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Double Life

Ted basked in the applause, smiling contentedly. He waited for the applause to die away, allowing himself the luxury of enjoying his moment. After all, this was what he had worked so hard for. He returned to his table, where his wife and editor were waiting, on their feet, tears in their eyes. As he walked past the other tables, hands reached out to pat him on the back.

He reached his table and his wife, her eyes shining brighter than the sparkling diamonds in her ears, stretched up to kiss him, a kiss full of promise. He took his seat and glanced across at her, shaking his head in mild bewilderment.

It seemed only this morning that they had been fighting yet again, her screaming like a banshee, belittling him, telling him what a waste of space he was and how he was never going to make it and why didn't he just get a job.

And the bills. He smiled now as he remembered. They had been close to eviction. Eviction! From that grotty little flat on the fifteenth floor of the concrete tower block. How times had changed, and so fast.

Why, his wife was more beautiful now, slimmer, glossier, younger. How had that happened, he wondered. Money seemed limitless in its power. He had never lost the faith, hammering away at his battered old typewriter at all hours.

As he sat back, sipping the glorious ice-cold champagne, he nodded to himself. It really had all been worth it. His wife slipped her hand into his, staring meaningfully into his eyes.

'Time to go, darling,' she whispered.

'Not just yet.'

'Now, Ted. Time to go.'

'No, not yet,' he said with a frown, irritation creeping into his voice.

'Yes now, Ted. Come on. Time's up.'

Ted opened his eyes, puzzled by the bright light. A face appeared in front of him. He grimaced at the stench of garlic breath. He was wet. Had he spilled his champagne?

'Wow, you were in deep! You back with us yet, Ted?'

Ted looked down in confusion. He was standing in a white pod of warm water. 'What?'

The man grabbed him and began ripping electrodes from his scalp. Ted screamed in pain. 'I need some help in here!' yelled the man.

A door opened, sending a draft across the room that chilled Ted's wet body. Another man in a white lab coat hurried in. 'What's the problem?' he demanded.

'Ted's in deep!' said the first man, still ripping electrodes from Ted's scalp.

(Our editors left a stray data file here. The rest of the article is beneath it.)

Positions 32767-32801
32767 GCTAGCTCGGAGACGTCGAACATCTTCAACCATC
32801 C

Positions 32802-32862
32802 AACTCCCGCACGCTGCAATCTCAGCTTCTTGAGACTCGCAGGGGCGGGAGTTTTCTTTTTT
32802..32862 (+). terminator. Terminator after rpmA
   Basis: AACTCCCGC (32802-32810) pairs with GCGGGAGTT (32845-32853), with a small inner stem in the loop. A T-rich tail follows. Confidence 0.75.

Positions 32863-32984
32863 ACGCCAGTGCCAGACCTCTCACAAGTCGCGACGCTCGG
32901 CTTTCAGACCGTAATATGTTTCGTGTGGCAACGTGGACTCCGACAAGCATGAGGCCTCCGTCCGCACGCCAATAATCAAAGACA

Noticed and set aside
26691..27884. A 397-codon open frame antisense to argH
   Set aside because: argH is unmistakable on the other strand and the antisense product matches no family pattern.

Ted thrashed against his assailants. 'Get off me! Where's my wife? Who are you?' he wrenched free of the man and crashed into the wall of the pod. 'What is this place?'

The second man grasped his shoulders, pinning him in place. 'Ted, I'm Frank Hawks, this is my assistant, Graham. You've just come back from a trip in the Sensory Stimulator.'

'What?' Ted struggled against the man, furious at being wrenched from the awards ceremony. 'Let me go, this instant!'

Hawks and his assistant exchanged looks. Hawks nodded and Graham hurried away to a medicine cabinet. He returned with a syringe. 'Ted, this is just to calm you down,' said Hawks, as he injected Ted's arm.

Ted glared at him. 'Where is my wife?'

Hawks sighed and stepped away, signalling his assistant to do the same. 'You don't have a wife, Ted.'

Ted snorted. 'I was with her, at the ceremony.'

Hawks shook his head. 'Ted, I'm afraid you weren't with your wife, you weren't at a ceremony.'

Ted stared at the men. 'I'm a famous author! I demand you release me!'

Hawks looked at Graham. 'It's always worse when they've had a good trip. Reality is so much harder.'

'What the hell is this place?' demanded Ted.

'This is Double Life. What you just experienced was ... think of it as an enhanced dream,' explained Hawks, edging forwards cautiously. 'You're brain was artificially stimulated to allow you to explore your fantasies in a safe environment.'

Ted shook his head frantically. 'No! I'm … a world famous best-selling author!' Both men shook their heads apologetically. 'A … best-selling … author.'

Ted slowly sank down, lowering himself back into the water of the pod. He wasn't a famous author. He had no beautiful wife, just an angry, overweight and really rather ugly girlfriend. His manuscripts were stacked, unpublished, in a grotty flat on the fifteenth floor of a tower block. He was just Ted.


© 2011 Kay Lawrence.


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